Punjab election: AAP volunteers ‘guard’ EVMs across 59 strongrooms
Like Kapoor, many AAP supporters are displaying the same level of watchfulness across Punjab, which has 117 assembly constituencies. They are “guarding” all the EVMs kept in 59 strongrooms across the state.assembly elections Updated: Feb 20, 2017 19:56 IST
Nabha farmer and Aam Aadmi Party (AAP) supporter Jaswant Singh Kapoor, 70, has his eye on Punjab assembly election results like many, but unlike most he is going the extra kilometre.
Since the February 4 polling, Kapoor has been driving his two-wheeler 25 km each evening from his home to Patiala city to keep a close watch on the electronic voting machines (EVMs) locked in a strongroom at a government college.
He spends the nights in a tent on the college campus and has for company other AAP supporters. Fellow AAP backers take their places during the day and the vigil continues 24X7.
Like Kapoor, many AAP supporters are displaying the same level of watchfulness across Punjab, which has 117 assembly constituencies. They are “guarding” all the EVMs kept in 59 strongrooms across the state.
Incidentally, AAP workers are the only ones doing so. Supporters of the SAD-BJP combine or the Congress are not displaying the same level of watchfulness, which some believe is unnecessary given that the EVMs are under the watch of the election commission.
Kapoor and fellow AAP supporters, however, are not taking any chances. AAP leader and Delhi chief minister Arvind Kejriwal had raised an alarm over an alleged shifting of EVMs from this Patiala strongroom, but the fears proved unfounded after an election commission inspection.
“We are contesting for the first time. We want to preserve the trust that people have bestowed on us,” said Kapoor. The vigil will continue till March 11, when results will be announced.
During the day, the AAP tent at Patiala is a hangout for poll discussion, but the challenge is staying vigilant through the night. Playing cards, chess and surfing the internet is what keeps the AAP supporters engaged. They often get calls from NRI volunteers at night to stay alert.
At the Patiala tent, post-dinner conversations are often filled with humour. As Kapoor reclined on a cot in the tent last Friday night, Rinku Singh, 27, who runs a recharge shop a few blocks away, cracked a few jokes with “Kapoor uncle”.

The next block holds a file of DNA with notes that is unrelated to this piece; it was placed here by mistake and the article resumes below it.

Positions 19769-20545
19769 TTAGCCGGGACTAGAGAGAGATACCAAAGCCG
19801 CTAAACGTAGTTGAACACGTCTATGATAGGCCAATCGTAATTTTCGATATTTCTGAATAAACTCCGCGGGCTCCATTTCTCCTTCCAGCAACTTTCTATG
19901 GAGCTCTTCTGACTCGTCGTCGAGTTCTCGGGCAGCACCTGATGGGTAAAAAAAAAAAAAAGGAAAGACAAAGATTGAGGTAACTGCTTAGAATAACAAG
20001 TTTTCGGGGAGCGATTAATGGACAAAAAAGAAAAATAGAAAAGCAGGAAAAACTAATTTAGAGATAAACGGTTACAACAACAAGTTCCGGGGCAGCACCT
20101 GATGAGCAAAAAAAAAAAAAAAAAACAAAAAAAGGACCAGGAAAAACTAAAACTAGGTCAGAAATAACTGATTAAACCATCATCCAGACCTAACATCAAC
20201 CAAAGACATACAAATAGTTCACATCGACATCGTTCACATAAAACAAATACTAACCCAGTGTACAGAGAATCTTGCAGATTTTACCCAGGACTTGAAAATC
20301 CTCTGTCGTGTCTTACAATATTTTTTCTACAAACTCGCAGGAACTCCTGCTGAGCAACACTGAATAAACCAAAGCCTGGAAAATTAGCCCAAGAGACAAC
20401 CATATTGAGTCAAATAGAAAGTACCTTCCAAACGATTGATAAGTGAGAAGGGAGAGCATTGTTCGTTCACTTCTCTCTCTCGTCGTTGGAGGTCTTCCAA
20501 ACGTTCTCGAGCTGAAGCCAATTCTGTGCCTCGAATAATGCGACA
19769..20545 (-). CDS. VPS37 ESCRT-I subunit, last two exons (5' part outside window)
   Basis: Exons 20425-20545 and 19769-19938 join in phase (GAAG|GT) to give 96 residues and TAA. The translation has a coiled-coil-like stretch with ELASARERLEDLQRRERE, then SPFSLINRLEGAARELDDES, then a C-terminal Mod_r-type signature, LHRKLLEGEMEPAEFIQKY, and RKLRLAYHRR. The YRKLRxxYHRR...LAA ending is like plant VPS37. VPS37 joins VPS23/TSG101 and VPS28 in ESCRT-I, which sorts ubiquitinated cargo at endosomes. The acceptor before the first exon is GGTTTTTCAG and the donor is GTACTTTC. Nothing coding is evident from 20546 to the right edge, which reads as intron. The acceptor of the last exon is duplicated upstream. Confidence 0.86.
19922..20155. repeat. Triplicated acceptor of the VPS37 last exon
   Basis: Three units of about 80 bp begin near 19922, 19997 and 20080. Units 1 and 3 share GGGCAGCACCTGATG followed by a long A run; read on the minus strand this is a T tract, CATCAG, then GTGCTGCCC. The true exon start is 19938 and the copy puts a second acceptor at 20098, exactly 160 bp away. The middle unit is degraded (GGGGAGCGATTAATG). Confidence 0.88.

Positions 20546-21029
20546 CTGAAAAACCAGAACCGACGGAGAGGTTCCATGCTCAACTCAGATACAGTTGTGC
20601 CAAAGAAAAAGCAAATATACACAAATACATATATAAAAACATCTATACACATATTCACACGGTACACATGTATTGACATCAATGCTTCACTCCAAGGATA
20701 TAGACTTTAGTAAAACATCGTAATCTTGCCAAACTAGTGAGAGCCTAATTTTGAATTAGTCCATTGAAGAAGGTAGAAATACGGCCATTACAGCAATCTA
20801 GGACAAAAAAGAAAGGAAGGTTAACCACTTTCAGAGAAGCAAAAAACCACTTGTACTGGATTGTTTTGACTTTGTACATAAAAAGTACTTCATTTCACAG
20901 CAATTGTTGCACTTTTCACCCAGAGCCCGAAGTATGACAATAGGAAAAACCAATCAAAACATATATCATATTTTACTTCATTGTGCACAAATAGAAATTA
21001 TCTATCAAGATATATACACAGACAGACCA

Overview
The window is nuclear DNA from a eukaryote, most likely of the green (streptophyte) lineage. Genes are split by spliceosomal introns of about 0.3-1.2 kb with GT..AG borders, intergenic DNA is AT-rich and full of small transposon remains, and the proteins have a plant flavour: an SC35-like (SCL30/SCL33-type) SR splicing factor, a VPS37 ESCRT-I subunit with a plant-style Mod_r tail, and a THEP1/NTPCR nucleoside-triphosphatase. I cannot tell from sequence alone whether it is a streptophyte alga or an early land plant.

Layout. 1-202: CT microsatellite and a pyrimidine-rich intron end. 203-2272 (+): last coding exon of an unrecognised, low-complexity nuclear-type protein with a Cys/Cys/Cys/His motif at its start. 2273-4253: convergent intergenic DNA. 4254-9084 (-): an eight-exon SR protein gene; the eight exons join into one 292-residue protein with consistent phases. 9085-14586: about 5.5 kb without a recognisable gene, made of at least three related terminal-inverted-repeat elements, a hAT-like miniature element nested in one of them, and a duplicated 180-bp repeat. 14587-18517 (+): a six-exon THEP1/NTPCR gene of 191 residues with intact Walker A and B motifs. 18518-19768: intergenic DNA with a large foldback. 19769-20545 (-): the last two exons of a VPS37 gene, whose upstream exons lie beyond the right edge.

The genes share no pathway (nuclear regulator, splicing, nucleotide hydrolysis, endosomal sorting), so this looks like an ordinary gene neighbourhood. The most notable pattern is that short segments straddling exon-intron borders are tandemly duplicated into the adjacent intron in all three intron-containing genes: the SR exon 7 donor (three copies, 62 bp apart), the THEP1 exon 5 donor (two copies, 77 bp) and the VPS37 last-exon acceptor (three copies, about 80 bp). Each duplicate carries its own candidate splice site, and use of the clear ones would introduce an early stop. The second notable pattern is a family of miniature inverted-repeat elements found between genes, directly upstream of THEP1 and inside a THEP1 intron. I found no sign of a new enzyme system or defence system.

“He is the youngest and the most dedicated worker and stays up all night. We keep him busy by playing Punjabi songs on YouTube,” said Rinku, pointing at Kapoor.
At 10 pm, AAP’s Nabha candidate, Gurdev Singh ‘Dev’ Mann, a radio artiste and singer, arrived. He belted out the Bulleh Shah song ‘Tere ishq nachaya karke thaiya thaiya’ and the rest joined in.
“We have put in a lot of hard work. We can’t take chances,” said Mann. Inside the tent, party worker Puneet Arora kept an eye on CCTV footage from inside the building on two LCDs.
Around 11 pm, Dr Balbir Singh, AAP’s candidate against Congress’ Captain Amarinder Singh in Patiala (Urban), joined them. “We are assisting the authorities to ensure that the machines are safe. Not even jails in Nabha are safe,” said Dr Balbir, an eye surgeon. On November 27, 2016, gangster Gurpreet Sekhon and four others escaped the high security Nabha jail along with alleged Khalistani terrorist Harminder Mintoo.
The two candidates left around midnight. Kapoor and his fellow “guard” RS Brar, 65, decided to take turns to stay awake with young volunteers Rinku and Manjeet till morning.
Asked about this unprecedented vigil, Manpreet Singh Randhawa, AAP’s Punjab media coordinator, replied, “We have faith in the electoral process, but there is a long gap between poll day and the result day.”